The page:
Zaha Hadid 1950-2016 | Retrospective

Zaha Hadid was widely regarded to be one of the greatest female architects in the world. In 2004, she became the first woman to be awarded the Pritzker Architecture Prize and she twice won the UK’s most prestigious architecture award, the RIBA Stirling Prize.

Working with office partner Patrik Schumacher, her interest was in the interface between architecture, landscape, and geology; which her practice integrates with the use of innovative technologies often resulting in unexpected and dynamic architectural forms.

Born in Baghdad in 1950, she studied mathematics at the American University of Beirut before starting her architectural journey in 1972 at the Architectural Association in London. On March 31st 2016 Zaha Hadid has died aged 65, following a sudden heart attack.

Zaha Hadid’s death is a great loss for architecture. And as you can see in the following images, her work was visionary, original and had (and still has) its own organic and futuristic style, demonstrating a unique fluidity of motion.

Vitra Fire Station, Weil am Rhein, Germany
Vitra Fire Station, Weil am Rhein, Germany. Photo credit: Christian Richters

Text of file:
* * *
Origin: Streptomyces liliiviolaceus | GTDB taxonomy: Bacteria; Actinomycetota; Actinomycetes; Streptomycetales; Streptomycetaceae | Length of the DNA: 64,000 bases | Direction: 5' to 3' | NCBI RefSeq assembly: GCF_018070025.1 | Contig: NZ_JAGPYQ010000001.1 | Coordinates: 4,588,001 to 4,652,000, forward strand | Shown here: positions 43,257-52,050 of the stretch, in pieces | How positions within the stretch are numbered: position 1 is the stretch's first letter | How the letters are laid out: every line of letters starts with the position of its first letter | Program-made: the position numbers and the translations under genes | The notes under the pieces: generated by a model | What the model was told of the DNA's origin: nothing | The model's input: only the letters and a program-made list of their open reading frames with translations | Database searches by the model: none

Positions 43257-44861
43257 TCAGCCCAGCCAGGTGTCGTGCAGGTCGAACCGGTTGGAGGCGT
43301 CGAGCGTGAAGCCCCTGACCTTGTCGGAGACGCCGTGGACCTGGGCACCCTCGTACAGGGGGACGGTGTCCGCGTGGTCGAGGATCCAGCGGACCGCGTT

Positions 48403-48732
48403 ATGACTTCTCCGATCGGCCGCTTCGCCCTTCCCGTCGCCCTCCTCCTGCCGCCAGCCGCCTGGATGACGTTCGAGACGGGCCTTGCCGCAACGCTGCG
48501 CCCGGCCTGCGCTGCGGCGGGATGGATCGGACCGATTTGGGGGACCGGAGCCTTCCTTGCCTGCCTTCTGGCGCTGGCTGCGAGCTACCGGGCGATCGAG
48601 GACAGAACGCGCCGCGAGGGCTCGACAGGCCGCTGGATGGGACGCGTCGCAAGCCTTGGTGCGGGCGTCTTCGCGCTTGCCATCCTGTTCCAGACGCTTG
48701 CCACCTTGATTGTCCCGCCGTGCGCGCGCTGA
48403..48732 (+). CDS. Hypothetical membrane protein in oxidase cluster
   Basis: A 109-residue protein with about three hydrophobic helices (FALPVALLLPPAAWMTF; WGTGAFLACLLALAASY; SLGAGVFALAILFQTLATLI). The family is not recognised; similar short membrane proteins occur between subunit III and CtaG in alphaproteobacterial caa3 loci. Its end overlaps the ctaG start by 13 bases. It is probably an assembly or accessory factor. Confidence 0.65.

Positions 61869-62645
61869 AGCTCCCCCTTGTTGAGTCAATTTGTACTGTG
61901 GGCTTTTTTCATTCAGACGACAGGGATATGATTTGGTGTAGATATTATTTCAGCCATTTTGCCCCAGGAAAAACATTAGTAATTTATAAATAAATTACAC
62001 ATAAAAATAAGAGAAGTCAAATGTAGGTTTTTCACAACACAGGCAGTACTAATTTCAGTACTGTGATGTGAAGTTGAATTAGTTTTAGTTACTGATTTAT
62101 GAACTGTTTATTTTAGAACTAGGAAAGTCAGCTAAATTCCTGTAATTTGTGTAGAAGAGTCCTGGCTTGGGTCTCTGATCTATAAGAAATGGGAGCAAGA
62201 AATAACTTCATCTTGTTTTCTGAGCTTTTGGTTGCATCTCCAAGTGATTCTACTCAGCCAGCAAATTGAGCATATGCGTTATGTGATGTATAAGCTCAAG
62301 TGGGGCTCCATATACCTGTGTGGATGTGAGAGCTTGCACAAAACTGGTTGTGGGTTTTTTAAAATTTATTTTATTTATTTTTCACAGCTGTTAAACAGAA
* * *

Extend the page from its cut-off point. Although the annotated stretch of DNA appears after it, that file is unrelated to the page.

Pierres vives ZHA
Pierres vives ZHA, Montpellier, France. Photo credit: ZHA
Phaeno Science Centre
Phaeno Science Centre, Wolfsburg, Germany. Photo credit: Werner Huthmacher
Nordpark Railway Stations (Hungerburg Station)_Innsbruck
Nordpark Railway Stations, Innsbruck. Photo credit: Werner Hutmacher
London Aquatics Centre
London Aquatics Centre. Photo credit: Hufton+Crow
Galaxy Soho, Beijing
Galaxy Soho, Beijing. Photo credit: Hufton + Crow

Contemporary Arts Center, Cincinnati. Photo credit: Roland Halbe
DDP, Seoul
DDP, Seoul. Photo credit: Virgile Simon Bertrand
doublespace architectural photography toronto montreal ottawa
Jockey Club Innovation Tower, at Hong Kong Polytechnic University. Photo credit: Doublespace
Evelyn Grace Academy, London
Evelyn Grace Academy, London. Photo credit: Luke Hayes
BMW Central Building, Leipzig. Photo credit: Helene Binet
Guangzhou Oprea House, Guangzhou
Guangzhou Oprea House, Guangzhou. Photo credit: Virgile Simon Bertrand
MAXXI Museum of XXI Century Art, Rome
MAXXI Museum of XXI Century Art, Rome. Photo credit: Iwan Baan
Messner Mountain Museum Corones. Photo credit: Inexhibit
Serpentine Sackler Gallery, London
Serpentine Sackler Gallery, London. Photo credit: Luke Hayes
featured image: Heydar Aliyev Center, Baku. Photo credit: Hufton+Crow
images provided by

Tags from the story
Leave a comment

Your email address will not be published.